As 2019 drew to a close, many retirement plan industry watchers suggested 2020 would be a year defined by the rapid pace of merger and acquisition (M&A) activity among advisory firms, recordkeepers and asset managers.
Though 2020 bucked most peoples’ expectations in many other ways, the predictions about M&A action have panned out in full. In fact, despite the challenges presented by the coronavirus pandemic, financial services M&A activity easily set a new record this year.
According to data shared by Fidelity, November was the single largest month for M&A activity—by a significant margin—since the firm began tracking such activity in 2016, with a total of 15 registered investment adviser (RIA) focused deals and $45.7 billion in client assets under management (AUM).
Fidelity’s data shows November surpassed the highest monthly AUM record by $21.3 billion, or a whopping 86%. Nearly half of November’s deals involved sellers with $1 billion or more in client assets, totaling 91% of the month’s AUM. Not only was November the largest single month of activity as measured by AUM, but AUM volume in the past six months nearly eclipsed all of 2019, which itself was a record-setting year.
“We’re seeing a significant amount of large deals, as well as new investors continually entering the space,” explains Scott Slater, Fidelity institutional vice president of practice management and consulting. “It’s important for every firm considering an eventual sale to develop a clear strategy, including timing and desired buyer characteristics, in order to capitalize on today’s opportunity.”
Given so much activity, it can be hard to recall the specific deals that have significantly reshaped the retirement plan industry landscape this year.
It was way back in February and well before the full onset of the pandemic, for example, that the national health care and insurance benefits provider OneDigital announced it had acquired Resources Investment Advisors LLC. Just a few weeks after that deal emerged, the industry learned that Franklin Templeton had entered into a definitive agreement to acquire Legg Mason Inc., and that Morgan Stanley and E*TRADE Financial Corp. had also entered into a definitive agreement in which Morgan Stanley would acquire E*TRADE. Morgan Stanley followed this deal up with the acquisition of Eaton Vance.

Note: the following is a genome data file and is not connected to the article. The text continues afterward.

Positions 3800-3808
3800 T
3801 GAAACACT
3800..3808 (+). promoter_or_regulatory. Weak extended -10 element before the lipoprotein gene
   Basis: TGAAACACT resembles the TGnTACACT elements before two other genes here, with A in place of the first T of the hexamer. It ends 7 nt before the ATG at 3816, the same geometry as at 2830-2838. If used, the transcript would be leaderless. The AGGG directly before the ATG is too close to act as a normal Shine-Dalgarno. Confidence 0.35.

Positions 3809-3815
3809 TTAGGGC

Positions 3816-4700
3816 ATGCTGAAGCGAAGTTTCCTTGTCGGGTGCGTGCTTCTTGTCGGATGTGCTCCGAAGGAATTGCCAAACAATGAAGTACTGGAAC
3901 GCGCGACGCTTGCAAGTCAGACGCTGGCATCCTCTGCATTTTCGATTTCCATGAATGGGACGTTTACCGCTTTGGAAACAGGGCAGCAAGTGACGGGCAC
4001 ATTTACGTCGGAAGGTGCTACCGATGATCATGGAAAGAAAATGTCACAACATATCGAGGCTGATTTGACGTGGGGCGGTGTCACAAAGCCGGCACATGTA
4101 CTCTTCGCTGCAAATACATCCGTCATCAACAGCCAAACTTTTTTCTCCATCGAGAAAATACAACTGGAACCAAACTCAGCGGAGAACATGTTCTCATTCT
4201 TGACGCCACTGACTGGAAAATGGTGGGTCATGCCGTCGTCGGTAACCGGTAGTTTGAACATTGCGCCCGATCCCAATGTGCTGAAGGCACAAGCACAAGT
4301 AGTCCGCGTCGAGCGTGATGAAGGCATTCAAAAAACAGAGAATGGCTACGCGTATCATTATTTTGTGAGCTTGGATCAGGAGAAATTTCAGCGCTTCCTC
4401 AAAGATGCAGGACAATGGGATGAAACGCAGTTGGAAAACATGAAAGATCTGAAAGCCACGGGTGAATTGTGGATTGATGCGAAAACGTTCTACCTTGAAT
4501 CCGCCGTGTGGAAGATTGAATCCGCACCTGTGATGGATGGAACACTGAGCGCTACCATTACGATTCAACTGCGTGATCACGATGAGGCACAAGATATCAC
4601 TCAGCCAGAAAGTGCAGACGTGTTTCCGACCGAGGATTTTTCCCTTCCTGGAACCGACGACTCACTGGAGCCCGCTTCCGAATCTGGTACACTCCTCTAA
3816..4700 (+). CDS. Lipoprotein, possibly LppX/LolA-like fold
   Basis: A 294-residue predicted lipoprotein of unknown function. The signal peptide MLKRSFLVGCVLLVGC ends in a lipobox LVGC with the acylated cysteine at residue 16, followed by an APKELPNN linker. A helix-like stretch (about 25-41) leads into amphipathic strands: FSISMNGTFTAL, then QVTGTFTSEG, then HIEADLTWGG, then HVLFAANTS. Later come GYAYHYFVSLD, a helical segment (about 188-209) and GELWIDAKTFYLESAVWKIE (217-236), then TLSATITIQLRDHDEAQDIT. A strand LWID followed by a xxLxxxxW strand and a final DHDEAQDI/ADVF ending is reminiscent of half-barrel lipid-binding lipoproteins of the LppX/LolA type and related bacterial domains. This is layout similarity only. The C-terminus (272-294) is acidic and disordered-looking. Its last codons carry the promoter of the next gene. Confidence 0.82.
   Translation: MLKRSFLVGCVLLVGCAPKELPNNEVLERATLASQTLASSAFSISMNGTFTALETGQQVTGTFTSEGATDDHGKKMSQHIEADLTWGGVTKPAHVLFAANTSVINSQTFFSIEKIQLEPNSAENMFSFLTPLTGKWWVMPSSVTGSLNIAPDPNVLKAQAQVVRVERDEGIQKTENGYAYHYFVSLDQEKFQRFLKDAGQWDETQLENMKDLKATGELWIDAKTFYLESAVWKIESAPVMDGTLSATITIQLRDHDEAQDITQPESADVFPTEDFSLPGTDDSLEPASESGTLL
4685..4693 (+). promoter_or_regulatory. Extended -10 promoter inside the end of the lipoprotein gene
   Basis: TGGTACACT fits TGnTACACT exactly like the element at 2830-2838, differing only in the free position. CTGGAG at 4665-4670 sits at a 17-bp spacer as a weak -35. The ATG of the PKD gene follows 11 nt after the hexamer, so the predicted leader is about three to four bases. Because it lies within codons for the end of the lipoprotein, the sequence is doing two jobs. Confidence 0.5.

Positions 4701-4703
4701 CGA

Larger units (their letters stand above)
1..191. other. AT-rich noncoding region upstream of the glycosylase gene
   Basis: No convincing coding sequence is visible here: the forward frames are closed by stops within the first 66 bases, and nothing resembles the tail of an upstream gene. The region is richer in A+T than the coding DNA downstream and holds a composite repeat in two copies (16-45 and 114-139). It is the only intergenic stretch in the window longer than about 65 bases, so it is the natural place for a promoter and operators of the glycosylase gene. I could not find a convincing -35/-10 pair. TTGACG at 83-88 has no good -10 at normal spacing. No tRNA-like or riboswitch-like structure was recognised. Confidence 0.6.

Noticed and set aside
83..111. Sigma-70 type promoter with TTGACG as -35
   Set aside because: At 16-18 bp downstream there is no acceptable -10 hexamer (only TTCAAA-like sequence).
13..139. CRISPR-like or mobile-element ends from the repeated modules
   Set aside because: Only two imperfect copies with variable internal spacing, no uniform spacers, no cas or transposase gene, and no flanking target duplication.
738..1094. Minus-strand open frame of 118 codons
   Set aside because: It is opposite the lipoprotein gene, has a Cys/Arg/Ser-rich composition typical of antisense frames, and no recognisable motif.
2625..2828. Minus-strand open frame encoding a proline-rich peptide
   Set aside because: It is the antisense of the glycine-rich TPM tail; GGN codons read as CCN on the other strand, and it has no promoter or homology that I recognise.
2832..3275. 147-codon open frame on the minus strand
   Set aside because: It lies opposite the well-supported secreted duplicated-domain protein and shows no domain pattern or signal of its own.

Those deals seemed to open the 2020 M&A floodgates and were quickly followed up by other major mergers and acquisitions, such as Aon and Willis Towers Watson announcing a definitive agreement to combine in an all-stock transaction and Goldman Sachs announcing its acquisition of Folio Financial. Such deals underscored the ambition of certain firms to create true “vertical integration” in the advisory space.
In addition to adviser- and asset manager-focused deals, 2020 also saw significant activity for recordkeepers. In July, Infosys announced it would assume day-to-day operations for Vanguard’s defined contribution (DC) plan recordkeeping business, including software platforms, administration and associated processes, the firms announced.
Sources tell PLANADVISER that M&A action should continue at much the same pace in 2021. In fact, some believe the pace could accelerate even further as new strategic players enter this space.